It’s a pleasant 70 degrees, and neat rows of snap peas, kale and broccoli spring from the soft loam of the Skagit Valley. Christopher Brown squats among the garlic and grasps a stalk. He tugs it from the ground with a satisfying crunch and peels back the papery protective layers, revealing a brilliant white bulb.
Brown, ’16, a Marine combat veteran, works alongside men and women veterans from all military branches. With them in mind, he co-founded Growing Veterans, a nonprofit farm that grows produce for farmers markets and food banks. The satisfying work comes with a deeper mission: helping war veterans reconnect with each other and their communities.
Veterans greet each other every morning with hugs and share stories from their time in the military. They talk politics. Medications. Family. Civilian life. Brown’s own experience led to this. In 2008, he returned from his final tour of duty and struggled to adjust. “There was a lot of guilt, grief, anger, frustration and anxiety,” he says. He also had to cope with a brain injury and post-traumatic stress disorder.
Along with PTSD, returning veterans face depression, isolation, substance abuse, unemployment, homelessness and suicidal thoughts. Brown’s Marine battalion, the 2/7, has a suicide rate four times that of all young male veterans.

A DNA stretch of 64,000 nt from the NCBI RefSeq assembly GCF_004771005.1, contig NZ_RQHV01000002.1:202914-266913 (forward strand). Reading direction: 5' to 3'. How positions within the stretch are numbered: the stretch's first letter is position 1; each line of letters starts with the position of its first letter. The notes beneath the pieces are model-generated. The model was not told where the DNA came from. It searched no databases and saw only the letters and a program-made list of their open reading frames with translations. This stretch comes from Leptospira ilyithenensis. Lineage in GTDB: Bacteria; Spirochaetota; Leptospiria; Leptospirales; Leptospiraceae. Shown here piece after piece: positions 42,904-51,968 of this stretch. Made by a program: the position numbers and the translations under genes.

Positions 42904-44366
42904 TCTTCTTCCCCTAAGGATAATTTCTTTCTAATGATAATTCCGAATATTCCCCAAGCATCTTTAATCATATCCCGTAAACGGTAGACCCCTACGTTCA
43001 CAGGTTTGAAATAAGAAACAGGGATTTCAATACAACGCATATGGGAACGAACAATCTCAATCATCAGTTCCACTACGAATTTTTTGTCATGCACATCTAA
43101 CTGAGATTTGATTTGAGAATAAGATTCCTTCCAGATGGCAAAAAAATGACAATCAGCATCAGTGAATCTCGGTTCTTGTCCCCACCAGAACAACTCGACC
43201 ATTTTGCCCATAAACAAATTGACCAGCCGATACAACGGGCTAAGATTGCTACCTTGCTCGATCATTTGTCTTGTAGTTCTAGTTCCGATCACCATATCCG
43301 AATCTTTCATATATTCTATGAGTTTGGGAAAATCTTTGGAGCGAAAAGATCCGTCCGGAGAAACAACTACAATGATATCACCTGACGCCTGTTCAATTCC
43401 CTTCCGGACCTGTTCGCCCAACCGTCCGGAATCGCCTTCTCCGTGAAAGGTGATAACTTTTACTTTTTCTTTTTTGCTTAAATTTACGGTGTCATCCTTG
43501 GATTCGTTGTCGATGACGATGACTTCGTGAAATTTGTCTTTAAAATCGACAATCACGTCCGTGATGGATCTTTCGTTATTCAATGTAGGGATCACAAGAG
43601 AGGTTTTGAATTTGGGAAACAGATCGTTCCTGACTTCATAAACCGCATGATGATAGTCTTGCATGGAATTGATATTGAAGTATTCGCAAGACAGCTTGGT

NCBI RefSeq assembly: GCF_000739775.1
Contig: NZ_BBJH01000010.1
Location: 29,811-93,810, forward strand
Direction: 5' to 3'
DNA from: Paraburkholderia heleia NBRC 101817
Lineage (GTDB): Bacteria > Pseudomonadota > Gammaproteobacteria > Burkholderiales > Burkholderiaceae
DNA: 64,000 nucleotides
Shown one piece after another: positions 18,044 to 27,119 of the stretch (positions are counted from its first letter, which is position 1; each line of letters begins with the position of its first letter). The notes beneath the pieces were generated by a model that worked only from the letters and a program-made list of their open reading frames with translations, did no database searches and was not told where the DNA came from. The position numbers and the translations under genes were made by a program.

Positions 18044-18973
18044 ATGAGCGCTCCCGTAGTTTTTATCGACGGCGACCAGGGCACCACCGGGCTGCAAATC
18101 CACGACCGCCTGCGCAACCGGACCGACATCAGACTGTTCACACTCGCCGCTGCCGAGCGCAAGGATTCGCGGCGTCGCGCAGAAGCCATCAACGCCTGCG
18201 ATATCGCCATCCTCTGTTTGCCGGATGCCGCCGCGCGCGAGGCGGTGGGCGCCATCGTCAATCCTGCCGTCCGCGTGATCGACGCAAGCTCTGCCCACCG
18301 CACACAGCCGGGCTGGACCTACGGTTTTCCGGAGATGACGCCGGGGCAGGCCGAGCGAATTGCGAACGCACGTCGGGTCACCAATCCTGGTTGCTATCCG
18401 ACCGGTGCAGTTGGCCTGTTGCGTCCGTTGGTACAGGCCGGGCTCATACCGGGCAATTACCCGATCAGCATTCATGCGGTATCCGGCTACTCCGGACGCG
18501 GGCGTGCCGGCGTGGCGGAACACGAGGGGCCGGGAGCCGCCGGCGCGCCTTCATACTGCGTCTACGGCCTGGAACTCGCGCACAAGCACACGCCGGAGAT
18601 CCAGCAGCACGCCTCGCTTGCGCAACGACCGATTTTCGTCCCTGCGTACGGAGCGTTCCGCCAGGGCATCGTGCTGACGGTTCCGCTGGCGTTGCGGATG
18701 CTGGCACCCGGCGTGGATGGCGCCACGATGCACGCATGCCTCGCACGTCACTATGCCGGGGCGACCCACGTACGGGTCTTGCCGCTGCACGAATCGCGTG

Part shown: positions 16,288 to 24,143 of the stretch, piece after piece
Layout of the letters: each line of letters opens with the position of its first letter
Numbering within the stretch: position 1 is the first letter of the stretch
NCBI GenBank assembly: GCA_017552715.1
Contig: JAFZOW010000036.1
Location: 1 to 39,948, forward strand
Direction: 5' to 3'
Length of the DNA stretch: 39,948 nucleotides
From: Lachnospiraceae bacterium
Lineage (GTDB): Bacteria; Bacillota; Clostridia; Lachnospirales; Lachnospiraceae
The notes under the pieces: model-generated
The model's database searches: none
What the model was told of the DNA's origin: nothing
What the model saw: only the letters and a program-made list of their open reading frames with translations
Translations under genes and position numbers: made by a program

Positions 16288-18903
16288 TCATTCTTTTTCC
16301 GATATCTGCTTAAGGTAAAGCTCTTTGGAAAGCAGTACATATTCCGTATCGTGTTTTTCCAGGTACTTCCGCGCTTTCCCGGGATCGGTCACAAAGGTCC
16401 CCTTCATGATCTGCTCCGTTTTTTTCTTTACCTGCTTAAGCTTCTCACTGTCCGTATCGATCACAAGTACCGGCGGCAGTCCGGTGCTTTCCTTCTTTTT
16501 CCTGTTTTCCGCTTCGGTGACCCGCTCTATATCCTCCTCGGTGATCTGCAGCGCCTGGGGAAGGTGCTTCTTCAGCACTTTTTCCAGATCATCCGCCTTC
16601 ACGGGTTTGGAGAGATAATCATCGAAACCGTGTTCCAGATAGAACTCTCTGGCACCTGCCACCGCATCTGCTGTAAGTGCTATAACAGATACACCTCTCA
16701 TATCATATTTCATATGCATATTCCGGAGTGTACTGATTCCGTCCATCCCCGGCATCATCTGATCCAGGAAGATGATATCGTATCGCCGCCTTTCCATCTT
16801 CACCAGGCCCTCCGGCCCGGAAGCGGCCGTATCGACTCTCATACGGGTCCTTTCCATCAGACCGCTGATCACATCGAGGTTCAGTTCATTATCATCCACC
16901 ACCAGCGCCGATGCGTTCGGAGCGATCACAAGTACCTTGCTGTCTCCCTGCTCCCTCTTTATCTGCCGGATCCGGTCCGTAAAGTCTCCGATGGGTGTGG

“When I went back to get my undergraduate degree,” says Brown, “I made a commitment to myself that I would pursue an education and a career where those losses would not be in vain.” Brown also worked on his own mental health. Following the advice of his therapist, he started growing vegetables. “I realized that there really is something to working with food and growing plants,” he says. Just before entering graduate school at the UW, it clicked: Why not combine food and farming with helping veterans?
Four years ago he and Christina Wolf, an organic farmer and former counselor, started Growing Veterans on a 3.5-acre site north of Bellingham. The Bob Woodruff Foundation, which supports programs for injured veterans, and the J.M. Kaplan Fund provided grants. The farm has since expanded to the 40-acre property in Skagit Valley and a half-acre in Auburn.
Brown, who completed his master’s in social work in June, and Wolf have also deepened their organization’s focus on mental health; the farm’s nine employees are trained in suicide intervention.
There’s plenty of excitement cropping up for the nonprofit. More veterans like Joel Swenson, a former Army combat medic, are on their journey to healing. Tending a plant from seedling to harvest and then selling it to veterans and employees at the VA hospital, says Swenson, “is really kind of a special experience.”